Report on New Patented Drugs - NovoRapid
Brand Name: NovoRapid
Generic Name: insulin aspart
DIN: 02244353 100 units/ml injectable
Patentee: Novo Nordisk Canada Inc.
Indication (as per product monograph): For the treatment of patients with diabetes mellitus who require insulin for the maintenance of normal glucose homeostasis. NovoRapid should normally be used in regimens together with an intermediate or long-acting insulin.
Notice of Compliance: July 18, 2001
Date of First Sale: February 1, 2002
ATC Class: A10AB05
Insulins and analogues, fast-acting
Application of the Guidelines
The introductory price of NovoRapid was found to be within the Guidelines because the cost of therapy did not exceed the cost of therapy of existing drugs in the therapeutic class comparison and did not exceed the range of prices in other comparator countries where NovoRapid was sold.
NovoRapid is a new active substance and the Human Drug Advisory Panel (HDAP) reviewed it as a category 3 new medicine (provides moderate, little or no therapeutic advantage over comparable medicines).
Members of the same 4th level ATC class as NovoRapid available on the Canadian market include Novolin ge Toronto (insulin human), Humulin R (insulin human), Iletin II Regular (insulin pork), Humalog (insulin lispro) and Humalog 25 (combination of insulin and insulin lispro protamine).
Iletin II Regular (insulin pork) is infrequently utilized in Canadian diabetic patients (see website of the Canadian Diabetes Association at www.diabetes.ca) and thus, was not included in the TCC. Humalog 25 (combination) was also not included in the TCC as it is a combination product.
The majority of diabetics are managed with either genetically engineered human insulin (Novolin ge Toronto, Humulin R) or insulin lispro (Humalog). Humalog shares a similar profile to NovoRapid, both being considered fast- and short-acting mealtime insulins. The premise behind the modifications in these agents, as compared to regular insulin, is that they can be absorbed more readily and have a faster onset of action, more closely mimicking the action of normal pancreatic insulin. Humalog represents the most similar insulin to NovoRapid and is thus, the primary comparator for the conduct of the TCC. The PMPRB's Guidelines provide that the dosage recommended for comparison purposes will normally not be higher than the maximum of the usual recommended dosage. The recommended comparable dosage regimens for NovoRapid and the comparators are based on respective product monographs and clinical trial data.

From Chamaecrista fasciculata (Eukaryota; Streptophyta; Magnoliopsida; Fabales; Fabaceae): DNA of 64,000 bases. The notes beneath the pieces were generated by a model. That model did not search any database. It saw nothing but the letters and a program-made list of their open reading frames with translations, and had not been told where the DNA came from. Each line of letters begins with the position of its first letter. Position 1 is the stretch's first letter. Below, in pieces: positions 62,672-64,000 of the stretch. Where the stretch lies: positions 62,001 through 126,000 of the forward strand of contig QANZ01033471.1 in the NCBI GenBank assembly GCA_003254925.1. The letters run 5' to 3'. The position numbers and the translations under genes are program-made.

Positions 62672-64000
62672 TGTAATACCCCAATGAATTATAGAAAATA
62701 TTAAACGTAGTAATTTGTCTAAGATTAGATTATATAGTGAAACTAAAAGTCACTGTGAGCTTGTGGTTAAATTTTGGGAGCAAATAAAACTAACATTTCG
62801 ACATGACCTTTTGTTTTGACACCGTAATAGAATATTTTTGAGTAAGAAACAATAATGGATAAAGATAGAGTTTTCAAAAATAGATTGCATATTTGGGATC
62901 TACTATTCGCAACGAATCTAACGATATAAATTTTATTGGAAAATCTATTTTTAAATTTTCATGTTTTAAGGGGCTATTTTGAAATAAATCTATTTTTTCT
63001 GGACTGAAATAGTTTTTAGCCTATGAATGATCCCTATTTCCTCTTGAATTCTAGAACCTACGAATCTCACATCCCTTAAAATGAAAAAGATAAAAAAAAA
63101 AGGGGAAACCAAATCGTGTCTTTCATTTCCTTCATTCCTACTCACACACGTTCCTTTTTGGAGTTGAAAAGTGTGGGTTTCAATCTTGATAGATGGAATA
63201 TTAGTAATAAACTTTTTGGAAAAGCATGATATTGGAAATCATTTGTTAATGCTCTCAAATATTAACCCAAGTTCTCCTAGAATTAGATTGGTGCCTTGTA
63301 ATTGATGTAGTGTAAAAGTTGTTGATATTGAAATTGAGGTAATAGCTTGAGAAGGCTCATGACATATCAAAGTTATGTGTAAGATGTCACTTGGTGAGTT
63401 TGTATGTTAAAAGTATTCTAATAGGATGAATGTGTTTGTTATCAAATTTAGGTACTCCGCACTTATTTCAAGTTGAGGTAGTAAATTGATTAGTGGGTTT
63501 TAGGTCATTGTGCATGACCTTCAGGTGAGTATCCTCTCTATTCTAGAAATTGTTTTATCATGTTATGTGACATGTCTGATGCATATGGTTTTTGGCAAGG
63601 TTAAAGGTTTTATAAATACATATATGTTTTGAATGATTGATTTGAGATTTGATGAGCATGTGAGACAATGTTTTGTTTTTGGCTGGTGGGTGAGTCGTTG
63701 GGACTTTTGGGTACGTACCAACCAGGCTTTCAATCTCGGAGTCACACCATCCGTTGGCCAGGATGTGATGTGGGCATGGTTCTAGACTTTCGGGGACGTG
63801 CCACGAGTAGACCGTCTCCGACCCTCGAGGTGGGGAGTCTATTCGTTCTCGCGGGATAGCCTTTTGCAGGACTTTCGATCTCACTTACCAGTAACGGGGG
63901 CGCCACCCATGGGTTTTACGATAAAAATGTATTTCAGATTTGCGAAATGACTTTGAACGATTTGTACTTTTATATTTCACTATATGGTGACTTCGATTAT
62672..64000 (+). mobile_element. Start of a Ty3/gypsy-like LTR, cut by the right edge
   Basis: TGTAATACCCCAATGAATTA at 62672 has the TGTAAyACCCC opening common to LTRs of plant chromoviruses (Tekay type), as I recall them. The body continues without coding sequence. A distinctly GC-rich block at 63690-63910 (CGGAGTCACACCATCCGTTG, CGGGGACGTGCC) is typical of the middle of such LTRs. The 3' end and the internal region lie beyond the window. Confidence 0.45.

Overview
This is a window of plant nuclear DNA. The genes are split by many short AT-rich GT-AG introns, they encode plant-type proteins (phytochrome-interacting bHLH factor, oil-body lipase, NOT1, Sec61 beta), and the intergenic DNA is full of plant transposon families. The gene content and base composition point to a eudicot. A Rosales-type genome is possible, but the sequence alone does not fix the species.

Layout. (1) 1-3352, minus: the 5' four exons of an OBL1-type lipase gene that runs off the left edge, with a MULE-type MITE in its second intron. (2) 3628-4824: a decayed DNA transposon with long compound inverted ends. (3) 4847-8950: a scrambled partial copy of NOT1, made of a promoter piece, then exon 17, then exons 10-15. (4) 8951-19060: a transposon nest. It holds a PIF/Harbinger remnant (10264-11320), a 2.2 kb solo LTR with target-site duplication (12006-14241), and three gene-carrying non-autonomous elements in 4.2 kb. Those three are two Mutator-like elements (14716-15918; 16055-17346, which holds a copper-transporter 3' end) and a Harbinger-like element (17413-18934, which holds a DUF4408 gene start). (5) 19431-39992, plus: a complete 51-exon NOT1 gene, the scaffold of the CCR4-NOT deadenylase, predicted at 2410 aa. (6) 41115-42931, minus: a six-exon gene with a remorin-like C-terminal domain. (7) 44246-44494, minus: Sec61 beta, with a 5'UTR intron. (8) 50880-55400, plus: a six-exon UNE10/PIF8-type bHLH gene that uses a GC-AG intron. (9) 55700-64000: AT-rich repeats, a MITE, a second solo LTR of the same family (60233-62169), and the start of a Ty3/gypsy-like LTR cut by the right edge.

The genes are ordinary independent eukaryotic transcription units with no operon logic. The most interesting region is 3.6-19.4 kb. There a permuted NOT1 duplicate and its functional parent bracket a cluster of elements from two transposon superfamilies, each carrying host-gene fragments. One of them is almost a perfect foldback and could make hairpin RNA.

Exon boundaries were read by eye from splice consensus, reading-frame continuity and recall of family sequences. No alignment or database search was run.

According to the product monograph of NovoRapid, individualization of the dosing is required. Typically, the total daily individual insulin requirement is between 0.5 to 1.0 U/kg/day. If given as part of a meal-related treatment program, 50 to 70 percent of this requirement may be provided by NovoRapid with the remainder provided by either an intermediate or long-acting insulin. Overall in the studies, patients were transferred on a unit to unit basis, with titration as required.
As a result, the comparable dosage regimen was established using a dosage format common to all agents, specifically the 100u/ML 3mL penfill/cartridge. See table in the following price test section.
The Therapeutic Class Comparison (TCC) test of the Guidelines provides that the price of a category 3 new drug product cannot exceed the prices of other drugs that treat the same disease or condition. Comparators are generally selected from among existing drug products in the same 4th level of the Anatomical, Therapeutic, Chemical (ATC) System that are clinically equivalent in addressing the approved indication. See the PMPRB's Compendium of Guidelines, Policies and Procedures for a more complete description of the Guidelines and the policies on TCCs on our website at www.pmprbcepmb.gc.ca, under Frequently Requested Items.
Under the Guidelines, the introductory price for a new category 3 drug product will be presumed to be excessive if it exceeds the price of all of the comparable drug products based on the TCC test, and if it exceeds the prices of the same medicine in the seven countries listed in the Patented Medicines Regulations.
As shown in the following table, the price of NovoRapid was within the Guidelines relative to the TCC test as it was slightly less than the price of the other rapid-acting agent, Humalog.
||Cost Per Day
1 x 3 ml penfill
1 x 3 ml cartridge
Novolin ge Toronto
|1 x 3 ml cartridge
1 x 3 ml penfill
1 PPS, July 2002
2 Ontario Drug Benefit Formulary, 2001
NovoRapid is sold in France, Germany, Italy, Sweden, Switzerland, the United Kingdom and the United States. The price in Canada is lower than the price in the United States and therefore was within the Guidelines relative to the highest price component of the International Price Comparison Test.
Where comparators and dosage regimens are referred to in the Summary Reports, they have been selected by the PMPRB Staff and the Human Drug Advisory Panel (HDAP) for the purpose of carrying out the PMPRB's regulatory mandate, which is to review the prices of patented medicines sold in Canada to ensure that such prices are not excessive. The publication of these reports is also part of the PMPRB's commitment to make its price review process more transparent.
The information contained in the PMPRB's Summary Reports should not be relied upon for any purpose other than its stated purpose and is not to be interpreted as an endorsement, recommendation or approval of any drug nor is it intended to be relied upon as a substitute for seeking appropriate advice from a qualified health care practitioner.